A new report on systemic cyber risk from the European Central Bank (ECB) features data from the Center for International and Security Studies at Maryland (CISSM) and Center for Governance of Technology and Systems (GoTech) Cyber Events Database. Entitled "Towards a framework for assessing systemic cyber risk," the analysis was included as part of the ECB’s Financial Stability Review for November 2022.
The report acknowledges the instability of the cybersecurity environment, noting that reported cyberattacks increased three-fold between 2015 and 2021, and that cleverly targeted cyberattacks can cause “system-wide stresses.” The Euro-area accounts for around 13 percent of cyberattacks, according to the report. It goes on to examine potential cyber threats to the financial system, including disruptions of key financial services and digital transactions. These threats are especially potent as an already stressed Europe braces itself for its first full winter grappling with the war in Ukraine.
ECB’s report makes substantial use of the Cyber Events Database, which was created as an open resource for the public and private sectors. The database identifies cyber threats to help inform public and private sector decisionmakers on how to allocate finite security resources. Using a combination of Python data-scraping and human review, CISSM and GoTech researchers compile information on cyber events, including the identities of threat actors, impacted industries and the downstream consequences of attacks among other variables.
The taxonomic system used to sort cyber events in the database, which has been featured in the pages of the Journal of Information Warfare, was originally developed at CISSM by GoTech Director Charles Harry and CISSM Director Nancy Gallagher.
“The historical lack of reliable information on the scale and scope of cyber events across industries has made the assessment of trends nearly impossible for policy analysts concerned about the impact of attacks on financial infrastructures," said Harry. "The inclusion of the cyber events dataset in the ECB’s Financial Stability Review speaks to the importance of CISSM and GoTech's foundational research in understanding the scope, scale, and severity of cyber attacks across the globe.”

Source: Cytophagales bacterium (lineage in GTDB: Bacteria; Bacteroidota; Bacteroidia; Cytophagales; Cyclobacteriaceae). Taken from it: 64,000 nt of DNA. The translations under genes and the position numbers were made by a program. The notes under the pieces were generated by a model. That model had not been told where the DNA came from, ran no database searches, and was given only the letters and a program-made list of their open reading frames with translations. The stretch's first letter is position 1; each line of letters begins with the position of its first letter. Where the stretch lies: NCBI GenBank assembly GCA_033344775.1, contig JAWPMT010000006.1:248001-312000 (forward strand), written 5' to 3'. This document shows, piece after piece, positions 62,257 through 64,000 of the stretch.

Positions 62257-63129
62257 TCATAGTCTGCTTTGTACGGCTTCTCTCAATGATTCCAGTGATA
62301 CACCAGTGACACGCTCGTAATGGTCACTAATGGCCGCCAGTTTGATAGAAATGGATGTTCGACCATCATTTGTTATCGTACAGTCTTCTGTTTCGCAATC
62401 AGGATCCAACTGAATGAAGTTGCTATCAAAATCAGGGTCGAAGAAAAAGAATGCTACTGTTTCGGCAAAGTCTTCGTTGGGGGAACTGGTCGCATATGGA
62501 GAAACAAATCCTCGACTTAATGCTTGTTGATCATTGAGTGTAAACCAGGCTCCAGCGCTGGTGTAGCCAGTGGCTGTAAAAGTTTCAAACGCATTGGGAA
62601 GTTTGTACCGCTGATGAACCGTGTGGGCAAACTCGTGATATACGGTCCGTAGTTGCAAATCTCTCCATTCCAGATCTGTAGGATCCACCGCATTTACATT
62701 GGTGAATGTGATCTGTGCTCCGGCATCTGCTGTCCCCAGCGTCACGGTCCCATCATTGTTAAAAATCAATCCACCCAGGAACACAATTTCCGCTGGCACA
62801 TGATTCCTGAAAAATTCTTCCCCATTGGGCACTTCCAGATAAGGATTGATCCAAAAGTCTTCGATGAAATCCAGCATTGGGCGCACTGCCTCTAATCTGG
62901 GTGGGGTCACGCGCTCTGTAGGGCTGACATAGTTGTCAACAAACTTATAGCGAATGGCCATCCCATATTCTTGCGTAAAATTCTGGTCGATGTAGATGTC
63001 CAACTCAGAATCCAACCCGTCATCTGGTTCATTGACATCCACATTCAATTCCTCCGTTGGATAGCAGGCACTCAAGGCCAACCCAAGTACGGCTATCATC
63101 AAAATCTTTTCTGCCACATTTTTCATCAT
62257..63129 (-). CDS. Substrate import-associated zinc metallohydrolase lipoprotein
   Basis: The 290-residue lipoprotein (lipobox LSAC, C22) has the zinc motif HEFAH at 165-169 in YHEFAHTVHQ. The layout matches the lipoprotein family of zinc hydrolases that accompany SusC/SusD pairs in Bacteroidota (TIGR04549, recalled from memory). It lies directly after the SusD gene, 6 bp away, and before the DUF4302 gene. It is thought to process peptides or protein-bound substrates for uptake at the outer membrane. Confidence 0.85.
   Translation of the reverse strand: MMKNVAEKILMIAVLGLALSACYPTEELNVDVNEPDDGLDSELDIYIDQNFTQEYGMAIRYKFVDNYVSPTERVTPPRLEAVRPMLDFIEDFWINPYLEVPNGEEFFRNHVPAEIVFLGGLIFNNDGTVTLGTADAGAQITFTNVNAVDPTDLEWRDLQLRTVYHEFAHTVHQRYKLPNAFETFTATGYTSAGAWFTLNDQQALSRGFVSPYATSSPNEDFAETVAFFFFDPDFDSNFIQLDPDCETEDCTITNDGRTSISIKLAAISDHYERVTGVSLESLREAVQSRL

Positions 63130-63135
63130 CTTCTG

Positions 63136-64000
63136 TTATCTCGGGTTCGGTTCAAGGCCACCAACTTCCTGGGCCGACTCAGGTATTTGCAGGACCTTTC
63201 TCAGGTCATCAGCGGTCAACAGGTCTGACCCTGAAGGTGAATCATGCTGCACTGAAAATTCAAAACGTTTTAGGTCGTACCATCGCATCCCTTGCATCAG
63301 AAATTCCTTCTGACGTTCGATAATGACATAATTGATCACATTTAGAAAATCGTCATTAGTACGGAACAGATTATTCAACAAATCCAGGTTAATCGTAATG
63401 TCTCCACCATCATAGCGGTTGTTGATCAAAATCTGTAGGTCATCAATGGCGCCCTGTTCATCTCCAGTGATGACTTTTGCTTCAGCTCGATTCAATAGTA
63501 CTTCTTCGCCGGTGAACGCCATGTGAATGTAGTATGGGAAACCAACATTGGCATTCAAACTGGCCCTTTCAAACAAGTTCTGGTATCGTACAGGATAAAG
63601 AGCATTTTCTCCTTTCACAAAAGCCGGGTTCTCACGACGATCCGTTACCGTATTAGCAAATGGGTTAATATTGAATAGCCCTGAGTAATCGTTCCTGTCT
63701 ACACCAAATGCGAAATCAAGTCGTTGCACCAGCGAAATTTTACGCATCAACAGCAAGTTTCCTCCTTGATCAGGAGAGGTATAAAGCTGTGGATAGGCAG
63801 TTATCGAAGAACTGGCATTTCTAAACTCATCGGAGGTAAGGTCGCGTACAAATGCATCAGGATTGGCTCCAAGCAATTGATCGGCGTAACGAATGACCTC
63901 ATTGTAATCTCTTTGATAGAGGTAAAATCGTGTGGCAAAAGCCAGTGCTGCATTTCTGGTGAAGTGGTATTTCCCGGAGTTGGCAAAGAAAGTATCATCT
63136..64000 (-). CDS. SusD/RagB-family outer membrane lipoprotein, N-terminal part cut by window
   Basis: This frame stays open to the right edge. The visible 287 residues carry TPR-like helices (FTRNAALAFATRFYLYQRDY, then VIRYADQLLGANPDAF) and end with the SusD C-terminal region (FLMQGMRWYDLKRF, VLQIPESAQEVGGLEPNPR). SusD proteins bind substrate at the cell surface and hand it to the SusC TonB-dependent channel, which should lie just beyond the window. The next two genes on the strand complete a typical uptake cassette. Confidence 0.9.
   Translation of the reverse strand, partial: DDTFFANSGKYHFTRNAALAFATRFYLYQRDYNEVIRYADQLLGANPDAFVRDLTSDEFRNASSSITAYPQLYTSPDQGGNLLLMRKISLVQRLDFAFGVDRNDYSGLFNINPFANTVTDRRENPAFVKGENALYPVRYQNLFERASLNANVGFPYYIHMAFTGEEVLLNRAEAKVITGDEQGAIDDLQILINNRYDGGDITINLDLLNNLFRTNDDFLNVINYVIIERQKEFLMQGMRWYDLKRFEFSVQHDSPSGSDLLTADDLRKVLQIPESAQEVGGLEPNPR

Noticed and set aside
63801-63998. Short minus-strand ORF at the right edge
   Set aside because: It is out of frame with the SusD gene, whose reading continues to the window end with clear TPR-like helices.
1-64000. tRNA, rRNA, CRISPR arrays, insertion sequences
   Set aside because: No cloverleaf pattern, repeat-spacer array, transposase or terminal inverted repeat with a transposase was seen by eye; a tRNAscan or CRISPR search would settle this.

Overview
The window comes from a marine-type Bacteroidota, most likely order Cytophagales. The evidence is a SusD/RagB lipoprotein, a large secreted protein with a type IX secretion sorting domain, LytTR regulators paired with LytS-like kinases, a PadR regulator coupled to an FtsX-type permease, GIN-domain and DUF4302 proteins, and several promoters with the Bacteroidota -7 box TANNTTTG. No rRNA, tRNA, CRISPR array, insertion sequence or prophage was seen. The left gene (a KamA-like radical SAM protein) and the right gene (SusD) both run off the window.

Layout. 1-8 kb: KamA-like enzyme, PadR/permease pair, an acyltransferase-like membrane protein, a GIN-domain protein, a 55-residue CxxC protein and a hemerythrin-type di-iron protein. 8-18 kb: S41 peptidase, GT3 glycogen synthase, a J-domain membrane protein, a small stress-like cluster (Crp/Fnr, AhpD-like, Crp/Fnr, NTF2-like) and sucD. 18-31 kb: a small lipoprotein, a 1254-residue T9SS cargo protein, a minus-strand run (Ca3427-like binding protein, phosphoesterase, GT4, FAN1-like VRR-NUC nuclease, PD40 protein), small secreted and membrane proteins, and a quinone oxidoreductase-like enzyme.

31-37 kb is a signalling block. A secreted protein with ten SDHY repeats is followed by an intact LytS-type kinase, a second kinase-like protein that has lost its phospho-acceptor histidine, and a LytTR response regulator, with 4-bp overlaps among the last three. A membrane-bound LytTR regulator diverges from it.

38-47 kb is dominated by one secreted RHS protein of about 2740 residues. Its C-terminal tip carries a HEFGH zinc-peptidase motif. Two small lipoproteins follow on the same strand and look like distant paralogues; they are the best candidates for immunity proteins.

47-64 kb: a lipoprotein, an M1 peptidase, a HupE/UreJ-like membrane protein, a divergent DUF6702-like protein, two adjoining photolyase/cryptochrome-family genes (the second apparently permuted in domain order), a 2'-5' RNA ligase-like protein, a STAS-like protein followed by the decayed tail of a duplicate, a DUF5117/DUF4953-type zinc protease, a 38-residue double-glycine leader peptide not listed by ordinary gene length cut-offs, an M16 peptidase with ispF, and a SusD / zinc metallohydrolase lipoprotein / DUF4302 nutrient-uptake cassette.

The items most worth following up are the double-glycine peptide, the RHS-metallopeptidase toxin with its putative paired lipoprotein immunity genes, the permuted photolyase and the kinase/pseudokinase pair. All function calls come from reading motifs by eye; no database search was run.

The database covers cyber events as far back as 2014. Cyber “events” are defined as “the end result of any single unauthorized effort, or the culmination of many such technical actions, that engineers, through use of computer technology and networks, a desired primary effect on a target.” It runs up to the present-day and is updated monthly.
The ECB report maps some interesting trends using data pulled from the Cyber Events Database. For example, cyberattacks increase in frequency during times of political and policy uncertainty. This is especially the case for state-sponsored attacks.
Additionally, the majority of attacks leveled against the finance and insurance sectors are exploitive attacks, launched by criminals to illicitly acquire information. Other sectors, like manufacturing and public administration, are more frequently targeted with disruptive attacks i.e., ransomware, denial of service etc,.
The ECB also concludes that the cybersecurity “arms race,” won’t be ending any time soon, acknowledging that, while increased spending on IT security can reduce risk, “so too can it be expected that the technology deployed by cyberattackers will respond.”
“Ultimately, trade-offs are likely to be faced between the costs imposed by cyberattacks and ever-increasing spending on security measures,” according to the report.
In addition to the ECB, the Deutsche Bundesbank, Banco de España, and National Institute of Standards and Technology (NIST) are all currently leveraging the Cyber Events Database for their own analysis.